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Coins of China

The earliest Chinese proto-coins, as early as 770 - 476 B.C., were imitations of the cowrie shells used in ceremonial exchanges. The first metal coins, also introduced in this period, were not initially round; instead, they were knife shaped or spade shaped. Round metal coins with a round hole, and then later a square hole, in the center were first introduced around 350 B.C. The beginning of the Qin Dynasty (221 - 206 B.C.), the first dynasty to unify China, standardized coinage for the whole Empire. At first, coinage was limited to use around the capital city district but by the beginning of the Han Dynasty, coins were widely used for paying taxes, salaries, and fines. Ancient Chinese coins are markedly different from coins produced in the west. Chinese coins were cast in molds, unlike western coins which were typically struck (hammered) or, in later times, milled. Chinese coins were usually made from bronze, brass, or iron. Precious metals like gold and silver were uncommonly used. The alloys of the coin metals varied considerably. Most Chinese coins were produced with a square hole in the middle. At the mint coins were threaded on a square rod so that the rough edges could be filed smooth on a lathe, after which they were threaded on strings for ease of handling. Official coin production was sometimes spread over many mint locations throughout the country. Aside from officially produced coins, private coining was common during many stages of Chinese history. At times private coining was tolerated, sometimes it was illegal. Some coins were produced in very large numbers. During the Western Han, an average of 220 million coins a year were produced. Some other types were of limited circulation and are extremely rare today.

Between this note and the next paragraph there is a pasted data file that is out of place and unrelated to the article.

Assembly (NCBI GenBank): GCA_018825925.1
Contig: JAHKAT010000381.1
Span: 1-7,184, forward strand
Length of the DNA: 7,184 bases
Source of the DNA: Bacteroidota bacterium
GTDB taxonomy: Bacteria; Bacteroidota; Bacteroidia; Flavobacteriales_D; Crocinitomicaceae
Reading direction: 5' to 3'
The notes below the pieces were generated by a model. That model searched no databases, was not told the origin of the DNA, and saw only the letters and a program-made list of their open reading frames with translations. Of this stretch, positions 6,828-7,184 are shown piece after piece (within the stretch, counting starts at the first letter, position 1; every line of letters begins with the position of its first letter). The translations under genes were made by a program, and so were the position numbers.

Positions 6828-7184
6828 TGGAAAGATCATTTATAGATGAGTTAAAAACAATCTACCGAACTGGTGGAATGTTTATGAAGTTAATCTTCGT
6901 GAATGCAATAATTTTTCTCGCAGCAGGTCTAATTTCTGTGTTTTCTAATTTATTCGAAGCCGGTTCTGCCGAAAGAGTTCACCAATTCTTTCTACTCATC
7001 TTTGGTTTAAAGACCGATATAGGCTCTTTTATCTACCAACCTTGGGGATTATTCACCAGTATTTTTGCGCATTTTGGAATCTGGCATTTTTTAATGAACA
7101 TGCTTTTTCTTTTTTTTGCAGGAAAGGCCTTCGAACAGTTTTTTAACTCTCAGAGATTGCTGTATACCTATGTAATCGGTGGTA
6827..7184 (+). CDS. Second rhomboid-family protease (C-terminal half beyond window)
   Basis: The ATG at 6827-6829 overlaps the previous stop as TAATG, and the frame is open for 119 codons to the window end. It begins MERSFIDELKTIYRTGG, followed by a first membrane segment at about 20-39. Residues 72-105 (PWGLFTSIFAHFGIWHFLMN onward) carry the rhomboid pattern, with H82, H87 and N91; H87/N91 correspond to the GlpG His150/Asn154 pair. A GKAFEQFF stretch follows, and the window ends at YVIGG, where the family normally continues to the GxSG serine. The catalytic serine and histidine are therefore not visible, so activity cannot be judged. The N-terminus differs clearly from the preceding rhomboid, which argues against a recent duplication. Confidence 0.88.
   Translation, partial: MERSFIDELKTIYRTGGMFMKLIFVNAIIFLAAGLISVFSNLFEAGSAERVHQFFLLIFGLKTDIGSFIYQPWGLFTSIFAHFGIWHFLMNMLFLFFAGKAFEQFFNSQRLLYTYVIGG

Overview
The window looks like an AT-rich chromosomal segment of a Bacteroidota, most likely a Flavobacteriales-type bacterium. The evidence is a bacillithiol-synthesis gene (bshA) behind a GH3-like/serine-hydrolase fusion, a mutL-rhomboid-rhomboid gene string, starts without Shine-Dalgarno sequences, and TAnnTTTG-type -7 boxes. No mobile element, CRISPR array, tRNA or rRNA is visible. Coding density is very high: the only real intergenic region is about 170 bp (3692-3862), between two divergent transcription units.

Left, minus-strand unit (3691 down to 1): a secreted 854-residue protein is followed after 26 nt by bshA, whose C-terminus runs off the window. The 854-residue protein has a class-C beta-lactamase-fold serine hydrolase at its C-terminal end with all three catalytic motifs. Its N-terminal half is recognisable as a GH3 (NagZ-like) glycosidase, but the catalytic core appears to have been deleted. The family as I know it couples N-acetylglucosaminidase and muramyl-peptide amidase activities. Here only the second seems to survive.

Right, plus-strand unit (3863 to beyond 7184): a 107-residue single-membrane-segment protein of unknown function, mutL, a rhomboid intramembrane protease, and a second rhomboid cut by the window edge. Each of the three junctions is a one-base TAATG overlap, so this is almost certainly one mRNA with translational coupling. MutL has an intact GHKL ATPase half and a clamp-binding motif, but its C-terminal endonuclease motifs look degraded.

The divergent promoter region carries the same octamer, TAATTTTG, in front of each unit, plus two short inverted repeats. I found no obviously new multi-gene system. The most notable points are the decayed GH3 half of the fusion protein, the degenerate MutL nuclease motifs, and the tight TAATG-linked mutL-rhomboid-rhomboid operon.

China, Northern Song Dynasty, Emperor Ren Zong, 1022 - 1063 A.D.

|China|, |China,| |Northern| |Song| |Dynasty,| |Emperor| |Ren| |Zong,| |1022| |-| |1063| |A.D.||1| |cash|
Renzong was the fourth emperor of the Song dynasty. He reigned for about 41 years and was the longest reigning Song dynasty emperor. Despite his long reign, Renzong is not widely known. His reign marked the high point of Song influences and powers but was also the beginning of its slow disintegration that would persist over the next century and a half.
CH92238. Bronze 1 cash, Hartill 16.73, Schjoth 484, Fisher 896, aF, as found deposits and encrustations, weight 4.006 g, maximum diameter 24.9 mm, 1023 - 1031 A.D.; obverse Tian Sheng yuan bao, seal script, clockwise, wide inner rim; reverse plain; from a collection of 90 different Chinese cash coin types (no duplicates) all selected from a single hoard found on Java; $8.00 SALE PRICE $7.20
 


China, Northern Song Dynasty, Emperor Ren Zong, 1022 - 1063 A.D.

|China|, |China,| |Northern| |Song| |Dynasty,| |Emperor| |Ren| |Zong,| |1022| |-| |1063| |A.D.||1| |cash|
Despite his long reign of over 40 years, Renzong is not widely known. His reign marked the high point of Song influences and powers but was also the beginning of its slow disintegration that would persist over the next century and a half.
CH92248. Bronze 1 cash, Gorny NS 13.b.26, Hartill 16.105, Schjoth 499, aF, deposits and encrustations, weight 3.810 g, maximum diameter 24.4 mm, die axis 0o, 1039 - 1054 A.D.; obverse Huang Song tong bao, tong in li script, other characters in regular script, small hole; reverse plain; from a collection of 90 different Chinese cash coin types (no duplicates) all selected from a single hoard found on Java; $5.00 SALE PRICE $4.50
 


China, Northern Song Dynasty, Emperor Shen Zong, 1067 - 1085 A.D.

|China|, |China,| |Northern| |Song| |Dynasty,| |Emperor| |Shen| |Zong,| |1067| |-| |1085| |A.D.||1| |cash|